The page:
Guo Jia (iv): Olmert, the tragic paradox of history

Had Guo Jia been advising Israel's Olmert, he would have said, "If you drive Hezbollah away from the South, it will have to go to the North. Illustrious Sir, you are on no account to attack the north at any time, for the North has long lived in fear lest the Hezbollah should absorb its part of the country. When they arrive, the North will hesitate. But if you attack the North, it will save Hezbollah and help him; if you wait, they will work against each other. This is evident." (Original: 今闻袁熙、袁尚往投辽东,明公切不可加兵。公孙康久畏袁氏吞并,二袁 往投必疑。若以兵击之,必并力迎敌,急不可下;若缓之,公孙康、袁氏必自相图: 其势然也。)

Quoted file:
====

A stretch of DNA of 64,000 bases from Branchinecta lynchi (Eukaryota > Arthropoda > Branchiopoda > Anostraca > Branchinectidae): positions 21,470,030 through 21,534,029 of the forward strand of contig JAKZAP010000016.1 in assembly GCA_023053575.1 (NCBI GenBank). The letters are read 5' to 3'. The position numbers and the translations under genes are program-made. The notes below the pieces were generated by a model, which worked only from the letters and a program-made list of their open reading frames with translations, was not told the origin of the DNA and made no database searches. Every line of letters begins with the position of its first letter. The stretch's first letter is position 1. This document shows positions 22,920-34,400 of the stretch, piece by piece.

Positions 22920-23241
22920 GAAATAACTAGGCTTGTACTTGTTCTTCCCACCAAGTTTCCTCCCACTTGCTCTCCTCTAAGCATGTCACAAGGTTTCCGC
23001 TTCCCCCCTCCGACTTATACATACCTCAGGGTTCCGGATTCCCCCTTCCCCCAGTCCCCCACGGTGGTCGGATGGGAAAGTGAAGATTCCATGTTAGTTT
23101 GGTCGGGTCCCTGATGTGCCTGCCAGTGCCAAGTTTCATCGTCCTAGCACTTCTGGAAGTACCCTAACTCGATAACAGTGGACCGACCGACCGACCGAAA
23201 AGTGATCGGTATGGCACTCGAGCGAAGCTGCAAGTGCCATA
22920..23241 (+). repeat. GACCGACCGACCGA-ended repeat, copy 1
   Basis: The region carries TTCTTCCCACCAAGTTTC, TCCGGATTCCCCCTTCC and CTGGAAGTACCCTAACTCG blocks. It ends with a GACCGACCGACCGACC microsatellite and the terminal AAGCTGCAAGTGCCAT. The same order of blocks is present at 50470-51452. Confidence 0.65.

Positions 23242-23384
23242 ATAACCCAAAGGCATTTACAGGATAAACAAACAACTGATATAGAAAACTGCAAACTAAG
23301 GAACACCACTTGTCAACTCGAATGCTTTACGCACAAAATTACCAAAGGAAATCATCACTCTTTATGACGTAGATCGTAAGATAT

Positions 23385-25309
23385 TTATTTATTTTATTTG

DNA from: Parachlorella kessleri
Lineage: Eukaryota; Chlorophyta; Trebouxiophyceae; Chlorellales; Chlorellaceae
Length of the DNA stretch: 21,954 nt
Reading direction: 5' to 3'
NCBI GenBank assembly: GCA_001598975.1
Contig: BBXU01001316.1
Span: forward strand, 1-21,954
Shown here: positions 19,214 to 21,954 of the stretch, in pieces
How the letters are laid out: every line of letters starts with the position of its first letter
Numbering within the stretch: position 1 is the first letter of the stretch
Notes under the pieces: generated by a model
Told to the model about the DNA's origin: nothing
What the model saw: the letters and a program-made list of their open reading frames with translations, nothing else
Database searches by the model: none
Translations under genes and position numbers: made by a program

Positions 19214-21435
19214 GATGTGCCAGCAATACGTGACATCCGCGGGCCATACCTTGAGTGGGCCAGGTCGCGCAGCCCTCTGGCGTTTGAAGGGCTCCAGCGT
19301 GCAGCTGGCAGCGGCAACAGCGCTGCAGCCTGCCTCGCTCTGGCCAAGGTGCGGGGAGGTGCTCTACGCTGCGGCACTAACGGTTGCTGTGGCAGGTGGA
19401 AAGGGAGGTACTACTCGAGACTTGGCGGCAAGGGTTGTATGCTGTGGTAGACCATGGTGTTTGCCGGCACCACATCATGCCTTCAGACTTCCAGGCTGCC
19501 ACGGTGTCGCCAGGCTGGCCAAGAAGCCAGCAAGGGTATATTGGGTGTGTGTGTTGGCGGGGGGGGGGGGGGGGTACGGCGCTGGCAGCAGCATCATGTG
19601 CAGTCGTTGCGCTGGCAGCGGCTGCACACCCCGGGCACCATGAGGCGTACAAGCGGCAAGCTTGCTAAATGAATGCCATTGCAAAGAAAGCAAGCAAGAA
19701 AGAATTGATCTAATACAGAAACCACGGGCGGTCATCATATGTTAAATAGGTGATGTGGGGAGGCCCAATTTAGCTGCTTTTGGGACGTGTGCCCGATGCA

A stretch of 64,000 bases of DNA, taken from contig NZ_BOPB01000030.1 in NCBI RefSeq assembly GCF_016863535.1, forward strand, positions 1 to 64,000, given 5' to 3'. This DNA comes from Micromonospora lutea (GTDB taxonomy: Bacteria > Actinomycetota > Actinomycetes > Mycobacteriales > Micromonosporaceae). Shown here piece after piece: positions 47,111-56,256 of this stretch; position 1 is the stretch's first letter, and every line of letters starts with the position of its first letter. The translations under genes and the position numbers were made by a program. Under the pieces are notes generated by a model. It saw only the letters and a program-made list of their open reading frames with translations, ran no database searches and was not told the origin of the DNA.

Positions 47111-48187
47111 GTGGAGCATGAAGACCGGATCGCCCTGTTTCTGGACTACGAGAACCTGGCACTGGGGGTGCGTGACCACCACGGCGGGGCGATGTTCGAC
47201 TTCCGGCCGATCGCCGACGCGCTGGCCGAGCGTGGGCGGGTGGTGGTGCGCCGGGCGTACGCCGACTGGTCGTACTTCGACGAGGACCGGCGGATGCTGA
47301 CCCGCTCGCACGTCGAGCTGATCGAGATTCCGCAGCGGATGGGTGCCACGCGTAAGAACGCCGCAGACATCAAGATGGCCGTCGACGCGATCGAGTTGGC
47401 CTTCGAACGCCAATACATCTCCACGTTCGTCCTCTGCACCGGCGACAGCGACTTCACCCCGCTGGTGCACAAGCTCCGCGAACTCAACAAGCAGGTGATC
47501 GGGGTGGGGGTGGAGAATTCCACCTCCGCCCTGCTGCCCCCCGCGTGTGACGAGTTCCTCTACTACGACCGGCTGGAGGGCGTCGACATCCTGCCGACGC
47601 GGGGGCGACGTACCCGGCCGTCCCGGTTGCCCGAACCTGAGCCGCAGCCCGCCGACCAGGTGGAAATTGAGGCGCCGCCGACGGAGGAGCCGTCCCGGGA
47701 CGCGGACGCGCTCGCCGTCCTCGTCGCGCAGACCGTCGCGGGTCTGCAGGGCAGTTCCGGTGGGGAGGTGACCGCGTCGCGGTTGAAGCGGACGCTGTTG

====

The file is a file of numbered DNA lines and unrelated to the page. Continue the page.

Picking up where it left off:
Olmert could have alienated Hezbollah from the rest of the Lebanese, especially those in the North. Instead, he chose to provoke the Northern Lebanese and drove them together. It was arrogance and over-confidence that led him to make such grave mistakes.

As written in Israeli newspaper Harretz, when comparing Sharon and Olmert
  • "Over and over again, the paradox is revealed: Retired generals discover the limits of power when they become political leaders, while "civilian" leaders tend to be deceived by the magical power of the IDF..."
History is full of tragic paradox. Mao Zedong, who exceled in every war he led, against the KMT and even against the mighty US in Korea, failed miserably in ruling a state. Olmert, perhaps a great politician who has won the support of Israeli people, may go down in history for making a war he knew nothing about.

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